Posted: Fri Apr 21, 2017 9:28 am
by JiWe2
SarathW wrote:
The Patama Adhamma Sutta in the Anguttara Nikaya (https://suttacentral.net/pi/an10.113) says:“Adhammo ca, bhikkhave, veditabbo anattho ca; dhammo ca veditabbo attho ca“.
 It means: “Bhikkhus, it is to be comprehended that adhamma leads to anattä (helplessness), and dhamma leads to attä (refuge in Nibbana)”.
 Furthermore, one should be able to clearly see that it leads to the foolish statement: “Bhikkhus, it is to be comprehended that adhamma leads to no-self, and dhamma leads to self“.
Agree, this is a very strong case to support your thesis.
Adhammo ca, bhikkhave, veditabbo anattho ca; dhammo ca veditabbo attho ca. Adhammañca viditvā anatthañca, dhammañca viditvā atthañca yathā dhammo yathā attho tathā paṭi­pajji­tabbaṃ.
Bhikkhu Bodhi's translation:
Bhikkhus, what is non-Dhamma and harmful should be understood, and what is the Dhamma and beneficial should also be understood. Having understood what is non-Dhamma and harmful, and also what is the Dhamma and beneficial, one should practice in accordance with the Dhamma and with what is beneficial.

Re: Are Anicca, Dukkaha and Anatta pre-Buddhist teaching?

Posted: Fri Apr 21, 2017 10:01 am
by JiWe2
SarathW wrote:
The Anatta Lakkhana Sutta (https://suttacentral.net/pi/sn22.59) says, "..Vedanā anattā. Vedanā ca hidaṃ, bhikkhave, attā abhavissa, nayidaṃ vedanā ābādhāya saṃvatteyya, labbhetha ca vedanāya: ‘evaṃ me vedanā hotu, evaṃ me vedanā mā ahosī’ti. Yasmā ca kho, bhikkhave, vedanā anattā,."
So, what is meant by "..vedana is no self"?
Same for sanna, sankhara, and vinnana. How can they be "no self"?
This is a weak case.
Many people take five aggregate as self.
At the time of the Buddha, some of the Buddha's listeners might have thought that all kinds of things, or "the Whole", were their "self" or "essence", or parts of it, so perhaps it made some sense to teach that they are not "self", if that's what the Buddha realized.
"For the self (ātman) is the mind, the world is the mind, brahman is the mind! So, venerate the mind."

"Now, intention (saṃkalpa) is the point of convergence of all these things;
intention is their essence (ātman); and on intention they are based."

"Now, thought is the point of convergence of all these things; thought is their
essence (ātman); and on thought they are based."

-Chāndogya Upaniṣad, tr. Olivelle

"This earth is the honey of all beings, and all beings are the honey of this earth.
The radiant and immortal person in the earth and, in the case of the body
(ātman), the radiant and immortal person residing in the physical body — they are
both one's self (ātman). It is the immortal; it is brahman; it is the Whole."

-Bṛhadāraṇyaka Upaniṣad, tr. Olivelle

etc....

Re: Are Anicca, Dukkaha and Anatta pre-Buddhist teaching?

Posted: Fri Apr 21, 2017 3:49 pm
by justindesilva
I would only say that the three words anicca dukka anatma are inter related and means the natural flow of life. It embraces the changing conscientiouness of beings based on merits and demerits of damma. Tries to analyse anicca dukka anatma by analysing the words will mean in understanding budda darma.
Further we have to be careful in the analyses of these words from sanskrit As the same word in two languages means two different explanations.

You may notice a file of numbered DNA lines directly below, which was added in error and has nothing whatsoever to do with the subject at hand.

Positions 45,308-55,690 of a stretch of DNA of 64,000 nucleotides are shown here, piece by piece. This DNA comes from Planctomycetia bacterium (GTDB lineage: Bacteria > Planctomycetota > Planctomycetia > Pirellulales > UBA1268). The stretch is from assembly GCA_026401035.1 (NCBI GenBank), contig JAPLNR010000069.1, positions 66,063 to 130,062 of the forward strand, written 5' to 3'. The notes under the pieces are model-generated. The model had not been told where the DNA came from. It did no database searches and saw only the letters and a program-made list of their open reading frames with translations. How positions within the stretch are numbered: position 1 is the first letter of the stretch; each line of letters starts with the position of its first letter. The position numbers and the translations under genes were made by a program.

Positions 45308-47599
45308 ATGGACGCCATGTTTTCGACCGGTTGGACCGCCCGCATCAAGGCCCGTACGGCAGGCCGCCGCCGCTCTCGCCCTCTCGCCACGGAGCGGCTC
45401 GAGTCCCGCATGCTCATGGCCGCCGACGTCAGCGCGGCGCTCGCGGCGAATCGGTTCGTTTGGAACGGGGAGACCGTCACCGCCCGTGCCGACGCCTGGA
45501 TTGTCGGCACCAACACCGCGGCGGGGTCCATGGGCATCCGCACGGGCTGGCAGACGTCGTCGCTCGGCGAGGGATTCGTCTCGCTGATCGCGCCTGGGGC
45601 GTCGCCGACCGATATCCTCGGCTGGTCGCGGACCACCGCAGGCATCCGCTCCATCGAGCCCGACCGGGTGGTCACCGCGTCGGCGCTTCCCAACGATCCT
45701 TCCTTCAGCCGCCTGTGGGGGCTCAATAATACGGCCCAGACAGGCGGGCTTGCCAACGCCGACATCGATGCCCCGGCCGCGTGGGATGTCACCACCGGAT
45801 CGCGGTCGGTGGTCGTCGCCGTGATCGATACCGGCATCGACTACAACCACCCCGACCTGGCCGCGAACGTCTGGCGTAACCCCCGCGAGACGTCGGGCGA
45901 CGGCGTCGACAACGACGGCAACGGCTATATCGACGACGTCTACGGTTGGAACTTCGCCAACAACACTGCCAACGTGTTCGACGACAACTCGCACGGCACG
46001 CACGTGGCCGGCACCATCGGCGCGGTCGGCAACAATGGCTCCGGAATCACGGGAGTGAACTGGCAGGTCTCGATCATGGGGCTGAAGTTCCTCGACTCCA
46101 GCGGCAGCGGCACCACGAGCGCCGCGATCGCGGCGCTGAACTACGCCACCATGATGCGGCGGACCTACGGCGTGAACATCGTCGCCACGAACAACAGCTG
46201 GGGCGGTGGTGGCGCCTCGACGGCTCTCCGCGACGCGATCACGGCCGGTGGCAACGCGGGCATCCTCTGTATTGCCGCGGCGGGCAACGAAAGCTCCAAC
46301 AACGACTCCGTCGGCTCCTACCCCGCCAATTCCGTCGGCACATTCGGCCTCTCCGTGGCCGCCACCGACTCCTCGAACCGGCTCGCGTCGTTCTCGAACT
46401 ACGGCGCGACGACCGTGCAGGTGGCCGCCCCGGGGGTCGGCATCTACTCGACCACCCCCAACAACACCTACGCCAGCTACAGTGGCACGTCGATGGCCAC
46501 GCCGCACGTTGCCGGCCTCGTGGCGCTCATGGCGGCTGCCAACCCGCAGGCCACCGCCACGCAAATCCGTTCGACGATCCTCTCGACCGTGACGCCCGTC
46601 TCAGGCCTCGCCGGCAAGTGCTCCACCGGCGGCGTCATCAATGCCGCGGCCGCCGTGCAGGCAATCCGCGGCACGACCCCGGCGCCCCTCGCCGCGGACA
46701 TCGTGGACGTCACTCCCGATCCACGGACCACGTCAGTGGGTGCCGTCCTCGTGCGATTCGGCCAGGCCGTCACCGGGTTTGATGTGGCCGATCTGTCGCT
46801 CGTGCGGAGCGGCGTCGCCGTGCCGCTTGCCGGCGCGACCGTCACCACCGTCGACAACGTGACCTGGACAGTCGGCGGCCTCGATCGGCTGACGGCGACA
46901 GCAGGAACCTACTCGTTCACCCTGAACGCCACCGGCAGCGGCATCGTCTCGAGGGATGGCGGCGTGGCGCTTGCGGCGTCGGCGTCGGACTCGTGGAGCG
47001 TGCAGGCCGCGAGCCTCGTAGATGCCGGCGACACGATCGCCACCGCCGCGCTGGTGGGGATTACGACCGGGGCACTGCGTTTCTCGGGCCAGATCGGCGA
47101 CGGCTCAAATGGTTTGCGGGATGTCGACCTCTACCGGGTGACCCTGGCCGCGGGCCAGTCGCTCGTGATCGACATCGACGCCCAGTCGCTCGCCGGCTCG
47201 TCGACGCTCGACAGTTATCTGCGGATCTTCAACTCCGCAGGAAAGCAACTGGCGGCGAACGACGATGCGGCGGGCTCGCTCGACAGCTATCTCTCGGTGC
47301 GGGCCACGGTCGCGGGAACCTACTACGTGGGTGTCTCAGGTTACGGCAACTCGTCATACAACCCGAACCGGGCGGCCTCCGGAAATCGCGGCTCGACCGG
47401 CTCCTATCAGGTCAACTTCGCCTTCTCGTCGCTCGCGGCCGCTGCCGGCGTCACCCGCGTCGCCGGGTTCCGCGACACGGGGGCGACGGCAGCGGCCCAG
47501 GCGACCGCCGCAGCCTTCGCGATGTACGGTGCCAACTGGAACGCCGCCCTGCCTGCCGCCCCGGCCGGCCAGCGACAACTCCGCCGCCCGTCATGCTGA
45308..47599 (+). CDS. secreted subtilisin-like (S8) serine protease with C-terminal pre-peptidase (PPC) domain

An snslyses of anicca dukka anatma without paticca samuppada and arya ashtangika margaya will be an effort in vain.

Re: Are Anicca, Dukkaha and Anatta pre-Buddhist teaching?

Posted: Fri Apr 21, 2017 6:35 pm
by cappuccino
Existence is forever empty, impermanent, and generally difficult.

Re: Are Anicca, Dukkaha and Anatta pre-Buddhist teaching?

Posted: Fri Apr 21, 2017 10:08 pm
by paul
Whether Perfect Ones appear in the world, or whether Perfect Ones do not appear in the world, it still remains a firm condition, an immutable fact and fixed law: that all formations are impermanent, that all formations are subject to suffering, that everything is without a self" ---AN: 3:134.

It is said numerous times that it is from the fact of impermanence that the other two characteristics are derived, for example SN 22:59.

Re: Are Anicca, Dukkaha and Anatta pre-Buddhist teaching?

Posted: Fri Apr 21, 2017 10:44 pm
by form
.
At the time of the Buddha, some of the Buddha's listeners might have thought that all kinds of things, or "the Whole", were their "self" or "essence", or parts of it, so perhaps it made some sense to teach that they are not "self", if that's what the Buddha realized.
This is not more prevalent during ancient time, but apply equally at modern time. It is a nature of existence.

Re: Are Anicca, Dukkaha and Anatta pre-Buddhist teaching?

Posted: Fri Apr 21, 2017 11:23 pm
by 2600htz
Hello:

When the Buddha talked about Anicca, Dukkha and Anatta he was really talking about dependent origination.
If thats not taken in consideration they just become words: used by many people, in many kinds of ways.

Regards.

Re: Are Anicca, Dukkaha and Anatta pre-Buddhist teaching?

Posted: Fri Apr 21, 2017 11:39 pm
by form
. If thats not taken in consideration they just become words
:thumbsup:

Re: Are Anicca, Dukkaha and Anatta pre-Buddhist teaching?

Posted: Fri Apr 21, 2017 11:56 pm
by aflatun
2600htz wrote:Hello:

When the Buddha talked about Anicca, Dukkha and Anatta he was really talking about dependent origination.
If thats not taken in consideration they just become words: used by many people, in many kinds of ways.

Regards.
Perfect, I love it :goodpost: :thumbsup:

Re: Are Anicca, Dukkaha and Anatta pre-Buddhist teaching?

Posted: Sat Apr 22, 2017 12:22 am
by cappuccino
He was really talking about existence, this is important, without mixing in dependent origination.